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Plant Physiol. 2012 Mar;158(3):1230-40. doi: 10.1104/pp.111.192518. Epub 2012 Jan 12.

The developmental trajectory of leaflet morphology in wild tomato species.

Author information

1
Department of Plant Biology, University of California, Davis, California 95616, USA.

Abstract

Leaves between species vary in their size, serration, complexity, and shape. However, phylogeny is not the only predictor of leaf morphology. The shape of a leaf is the result of intricate developmental processes, including heteroblastic progression (changes in leaf size and shape at different nodes) and the developmental stage of an organ. The leaflets that arise from complex leaves are additionally modified by their positioning along the proximal-distal axis of a leaf and whether they fall on the left or right side of leaves. Even further, leaves are environmentally responsive, and their final shape is influenced by environmental inputs. Here, we comprehensively describe differences in leaflet shape between wild tomato (Solanum section Lycopersicon) species using a principal component analysis on elliptical Fourier descriptors arising from >11,000 sampled leaflets. We leverage differences in developmental rate to approximate a developmental series, which allows us to resolve the confounding differences in intrinsic leaflet form and developmental stage along positions of the heteroblastic leaf series and proximal-distal axis of leaves. We find that the resulting developmental trajectory of organs at different positions along these axes are useful for describing the changes in leaflet shape that occur during the shade avoidance response in tomato. We argue that it is the developmental trajectory, the changes in shape that occur over developmental time in organs reiterated at multiple positions, that is the relevant phenotype for discerning differences between populations and species, and to understand the underlying developmental processes that change during evolution.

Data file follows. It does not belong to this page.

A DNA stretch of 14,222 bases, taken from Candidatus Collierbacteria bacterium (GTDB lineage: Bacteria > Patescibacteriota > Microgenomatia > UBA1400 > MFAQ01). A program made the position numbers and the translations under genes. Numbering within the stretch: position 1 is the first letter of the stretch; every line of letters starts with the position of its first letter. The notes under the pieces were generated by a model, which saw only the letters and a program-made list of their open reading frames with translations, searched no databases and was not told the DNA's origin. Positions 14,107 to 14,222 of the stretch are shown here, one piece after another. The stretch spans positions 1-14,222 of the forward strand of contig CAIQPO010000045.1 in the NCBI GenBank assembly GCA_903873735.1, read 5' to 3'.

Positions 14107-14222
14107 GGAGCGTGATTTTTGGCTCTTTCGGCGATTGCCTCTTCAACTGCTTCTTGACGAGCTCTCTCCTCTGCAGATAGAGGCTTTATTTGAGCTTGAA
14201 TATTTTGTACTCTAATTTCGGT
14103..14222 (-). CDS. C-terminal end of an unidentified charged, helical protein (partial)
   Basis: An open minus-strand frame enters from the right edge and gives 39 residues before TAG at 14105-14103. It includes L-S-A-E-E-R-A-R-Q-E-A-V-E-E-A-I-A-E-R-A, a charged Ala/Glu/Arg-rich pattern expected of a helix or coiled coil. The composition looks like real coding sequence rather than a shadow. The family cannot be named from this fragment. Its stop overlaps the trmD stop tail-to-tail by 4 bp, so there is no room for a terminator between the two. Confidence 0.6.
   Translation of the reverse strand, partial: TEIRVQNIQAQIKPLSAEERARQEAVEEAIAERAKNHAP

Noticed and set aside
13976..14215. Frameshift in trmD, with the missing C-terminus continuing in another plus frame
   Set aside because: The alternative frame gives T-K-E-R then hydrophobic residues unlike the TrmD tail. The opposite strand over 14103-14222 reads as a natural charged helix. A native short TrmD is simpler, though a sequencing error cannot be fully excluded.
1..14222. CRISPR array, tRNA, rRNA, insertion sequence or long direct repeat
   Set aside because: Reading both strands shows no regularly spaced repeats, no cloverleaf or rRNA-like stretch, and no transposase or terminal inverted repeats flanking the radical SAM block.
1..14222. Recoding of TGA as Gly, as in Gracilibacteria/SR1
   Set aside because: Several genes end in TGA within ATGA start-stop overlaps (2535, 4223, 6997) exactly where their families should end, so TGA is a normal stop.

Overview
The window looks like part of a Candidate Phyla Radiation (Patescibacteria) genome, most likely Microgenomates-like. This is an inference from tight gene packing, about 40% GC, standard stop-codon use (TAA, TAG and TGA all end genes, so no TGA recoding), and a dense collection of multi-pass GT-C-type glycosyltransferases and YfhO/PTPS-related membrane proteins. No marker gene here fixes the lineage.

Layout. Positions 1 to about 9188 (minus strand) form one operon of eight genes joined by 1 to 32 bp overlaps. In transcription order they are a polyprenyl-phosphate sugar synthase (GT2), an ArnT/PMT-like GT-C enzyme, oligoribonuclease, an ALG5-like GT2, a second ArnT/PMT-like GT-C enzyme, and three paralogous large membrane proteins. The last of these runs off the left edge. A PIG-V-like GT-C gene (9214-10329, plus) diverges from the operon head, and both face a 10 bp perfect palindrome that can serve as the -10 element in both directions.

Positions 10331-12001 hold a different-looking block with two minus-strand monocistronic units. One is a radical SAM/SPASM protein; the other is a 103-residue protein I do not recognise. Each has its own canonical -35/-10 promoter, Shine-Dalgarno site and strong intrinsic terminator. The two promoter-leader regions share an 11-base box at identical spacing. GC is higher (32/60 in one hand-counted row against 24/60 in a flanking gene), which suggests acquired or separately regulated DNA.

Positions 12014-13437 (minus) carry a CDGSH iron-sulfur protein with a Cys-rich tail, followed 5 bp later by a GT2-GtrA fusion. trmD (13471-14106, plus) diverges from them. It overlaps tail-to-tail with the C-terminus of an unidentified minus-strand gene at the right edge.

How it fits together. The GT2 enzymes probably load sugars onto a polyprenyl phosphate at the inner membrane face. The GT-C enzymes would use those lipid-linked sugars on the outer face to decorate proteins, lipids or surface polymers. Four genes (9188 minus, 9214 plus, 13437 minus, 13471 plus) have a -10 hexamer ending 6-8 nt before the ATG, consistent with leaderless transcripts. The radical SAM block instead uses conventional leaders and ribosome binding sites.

PMID:
22247269
PMCID:
PMC3291254
DOI:
10.1104/pp.111.192518
[Indexed for MEDLINE]
Free PMC Article

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